In Pakistan, there are not enough jobs around to fulfill the needs of the people. Add to this the fact that the current job system is economically unsatisfactory for employees as it demands more than it can give, and you can see that the overall situation is that either you get a job that leaves you unsatisfied or you don’t get any kind of work at all. Against this backdrop, I see signs of a new trend emerging in which people tend to rely on their “skills” more than on their educational credentials or degrees.
As a teacher, I see this happening with young people. Young people are very much aware of the current economic crisis. They can also see and learn from their own parents who have invested their whole life in one job yet are still unable to pay tuition fees for their children with any ease. They also realise that skill-based jobs pay off in more ways than they can imagine. A very common trend among them, for instance, is the resale of mobile phones to their friends and relatives. They make a commission on the resale, and they use their ‘communication and marketing skills’ to do it without the need for any professional training.
I asked one of my students, Farhan Aslam, how he sees his future economically after completing his degree, considering the current employment market outlook in Pakistan, and he replied: “Imagining working in any company as an employee is not a bad idea but a much better idea is ‘launching your own product’ and utilizing your own creativity…”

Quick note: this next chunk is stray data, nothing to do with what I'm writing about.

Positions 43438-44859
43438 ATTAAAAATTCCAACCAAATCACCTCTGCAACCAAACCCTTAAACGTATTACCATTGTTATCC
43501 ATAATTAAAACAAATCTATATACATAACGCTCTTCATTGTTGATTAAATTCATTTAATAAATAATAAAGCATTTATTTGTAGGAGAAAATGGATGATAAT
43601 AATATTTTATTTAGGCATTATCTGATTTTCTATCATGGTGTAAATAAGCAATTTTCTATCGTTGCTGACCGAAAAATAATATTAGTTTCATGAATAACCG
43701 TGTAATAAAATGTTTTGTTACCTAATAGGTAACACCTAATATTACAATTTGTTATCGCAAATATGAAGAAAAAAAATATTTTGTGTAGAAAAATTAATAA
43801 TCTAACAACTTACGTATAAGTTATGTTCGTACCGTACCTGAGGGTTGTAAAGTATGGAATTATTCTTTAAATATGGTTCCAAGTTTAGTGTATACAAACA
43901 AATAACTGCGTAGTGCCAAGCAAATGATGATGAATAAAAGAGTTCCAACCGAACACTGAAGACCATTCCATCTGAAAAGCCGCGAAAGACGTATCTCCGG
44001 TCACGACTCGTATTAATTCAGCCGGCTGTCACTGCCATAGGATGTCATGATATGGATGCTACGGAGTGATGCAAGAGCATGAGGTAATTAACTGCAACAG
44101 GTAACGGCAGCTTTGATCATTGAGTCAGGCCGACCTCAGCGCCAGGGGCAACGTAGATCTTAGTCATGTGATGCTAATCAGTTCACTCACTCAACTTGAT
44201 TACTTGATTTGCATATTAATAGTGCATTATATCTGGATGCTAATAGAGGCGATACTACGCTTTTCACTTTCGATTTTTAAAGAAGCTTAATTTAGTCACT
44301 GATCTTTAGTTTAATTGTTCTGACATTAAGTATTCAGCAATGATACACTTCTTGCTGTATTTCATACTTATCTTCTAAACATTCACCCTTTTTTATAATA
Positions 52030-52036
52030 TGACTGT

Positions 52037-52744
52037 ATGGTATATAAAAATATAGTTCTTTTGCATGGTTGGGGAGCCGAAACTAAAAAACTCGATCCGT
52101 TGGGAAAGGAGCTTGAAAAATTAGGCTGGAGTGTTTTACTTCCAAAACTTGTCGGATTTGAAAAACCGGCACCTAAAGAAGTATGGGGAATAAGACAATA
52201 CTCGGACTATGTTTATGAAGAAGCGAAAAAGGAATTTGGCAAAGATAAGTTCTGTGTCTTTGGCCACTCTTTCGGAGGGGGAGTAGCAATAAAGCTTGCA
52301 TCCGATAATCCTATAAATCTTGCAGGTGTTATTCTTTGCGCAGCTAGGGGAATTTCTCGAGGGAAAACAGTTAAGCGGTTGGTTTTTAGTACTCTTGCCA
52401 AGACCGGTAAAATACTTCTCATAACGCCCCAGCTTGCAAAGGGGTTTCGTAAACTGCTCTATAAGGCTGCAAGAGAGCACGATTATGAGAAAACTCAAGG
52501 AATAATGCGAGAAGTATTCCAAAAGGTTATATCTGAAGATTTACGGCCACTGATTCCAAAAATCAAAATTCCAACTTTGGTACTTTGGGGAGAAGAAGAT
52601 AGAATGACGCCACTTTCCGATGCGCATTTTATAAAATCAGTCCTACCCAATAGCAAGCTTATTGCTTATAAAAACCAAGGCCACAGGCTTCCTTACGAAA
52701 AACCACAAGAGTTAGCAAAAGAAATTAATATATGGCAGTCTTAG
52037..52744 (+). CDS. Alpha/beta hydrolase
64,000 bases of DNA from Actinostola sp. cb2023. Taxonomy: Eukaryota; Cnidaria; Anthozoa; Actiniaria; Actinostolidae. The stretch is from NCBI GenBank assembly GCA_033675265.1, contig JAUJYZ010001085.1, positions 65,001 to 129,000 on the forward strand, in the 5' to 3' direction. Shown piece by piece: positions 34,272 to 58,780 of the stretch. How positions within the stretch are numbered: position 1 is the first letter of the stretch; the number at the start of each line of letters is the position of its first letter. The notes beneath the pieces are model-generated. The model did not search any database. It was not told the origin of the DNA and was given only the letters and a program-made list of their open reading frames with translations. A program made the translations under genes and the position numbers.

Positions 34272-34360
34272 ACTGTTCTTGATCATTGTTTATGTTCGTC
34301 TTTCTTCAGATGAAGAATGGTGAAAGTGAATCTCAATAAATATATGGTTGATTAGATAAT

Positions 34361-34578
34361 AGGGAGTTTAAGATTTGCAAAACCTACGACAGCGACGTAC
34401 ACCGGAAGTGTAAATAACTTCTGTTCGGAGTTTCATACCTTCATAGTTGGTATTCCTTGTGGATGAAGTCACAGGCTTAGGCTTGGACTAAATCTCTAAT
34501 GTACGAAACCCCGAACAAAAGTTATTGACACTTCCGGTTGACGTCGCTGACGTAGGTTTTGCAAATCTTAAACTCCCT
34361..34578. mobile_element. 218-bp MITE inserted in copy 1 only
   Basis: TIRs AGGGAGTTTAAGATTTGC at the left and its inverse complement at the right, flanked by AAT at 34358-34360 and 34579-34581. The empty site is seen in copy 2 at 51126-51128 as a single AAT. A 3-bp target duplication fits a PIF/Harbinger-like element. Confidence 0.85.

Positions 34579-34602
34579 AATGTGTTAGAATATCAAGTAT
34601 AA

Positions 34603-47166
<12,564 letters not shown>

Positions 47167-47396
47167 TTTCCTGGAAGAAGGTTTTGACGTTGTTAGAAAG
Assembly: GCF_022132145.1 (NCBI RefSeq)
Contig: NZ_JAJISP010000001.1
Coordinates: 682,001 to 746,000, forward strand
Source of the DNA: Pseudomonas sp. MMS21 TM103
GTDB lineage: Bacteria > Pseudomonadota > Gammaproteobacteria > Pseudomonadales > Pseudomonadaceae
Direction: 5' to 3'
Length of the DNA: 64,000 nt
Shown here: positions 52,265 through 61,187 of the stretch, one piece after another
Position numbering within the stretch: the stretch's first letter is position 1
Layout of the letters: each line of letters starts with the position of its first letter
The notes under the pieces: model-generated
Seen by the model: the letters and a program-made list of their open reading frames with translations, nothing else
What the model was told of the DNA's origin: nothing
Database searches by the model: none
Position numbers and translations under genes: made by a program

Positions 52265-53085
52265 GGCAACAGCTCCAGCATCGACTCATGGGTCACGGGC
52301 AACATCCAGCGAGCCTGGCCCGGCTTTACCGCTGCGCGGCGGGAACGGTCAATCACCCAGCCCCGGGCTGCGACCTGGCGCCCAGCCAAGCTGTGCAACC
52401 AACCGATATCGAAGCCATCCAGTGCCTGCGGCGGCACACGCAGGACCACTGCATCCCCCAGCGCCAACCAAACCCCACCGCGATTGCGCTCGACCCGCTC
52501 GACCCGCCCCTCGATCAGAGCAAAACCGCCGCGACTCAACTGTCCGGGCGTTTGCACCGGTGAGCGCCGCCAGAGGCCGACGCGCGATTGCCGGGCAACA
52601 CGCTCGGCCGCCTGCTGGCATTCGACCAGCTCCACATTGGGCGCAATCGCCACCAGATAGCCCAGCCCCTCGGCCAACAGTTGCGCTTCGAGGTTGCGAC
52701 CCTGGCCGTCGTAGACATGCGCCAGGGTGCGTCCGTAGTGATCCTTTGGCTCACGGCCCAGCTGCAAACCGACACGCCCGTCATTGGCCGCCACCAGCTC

This defines the mindset of young people involved in creating new software programs for companies, and also thinking of establishing their own businesses to enhance their skills and also ‘generate’ jobs so that society can become more socially cohesive. Young people are increasingly using their own skills to make money – any kind of skill from music, marketing or event management to baking, photography etc. One of the most compelling ideas I have come across so far is baking. Many people have used their baking skills to set up a flourishing business. They operate through social networking sites, take orders and make home deliveries. Mint to be and Funky Bake are two popular and highly profitable examples of such entrepreneurship. I am the more convinced of the viability of this way because my own sister – who is 19 year old student of International Relations – has taught herself baking through YouTube and is now earning 200 % profit on her investment.
In my opinion, this new emerging culture which supports constructive thinking in the country will help Pakistan evolve a better economy. Since I am an educationalist, I am well positioned to see how young people’s thinking is changing and how they are seeing things in a different way. I only hope this may prove to be a catalyst of change in the coming years…..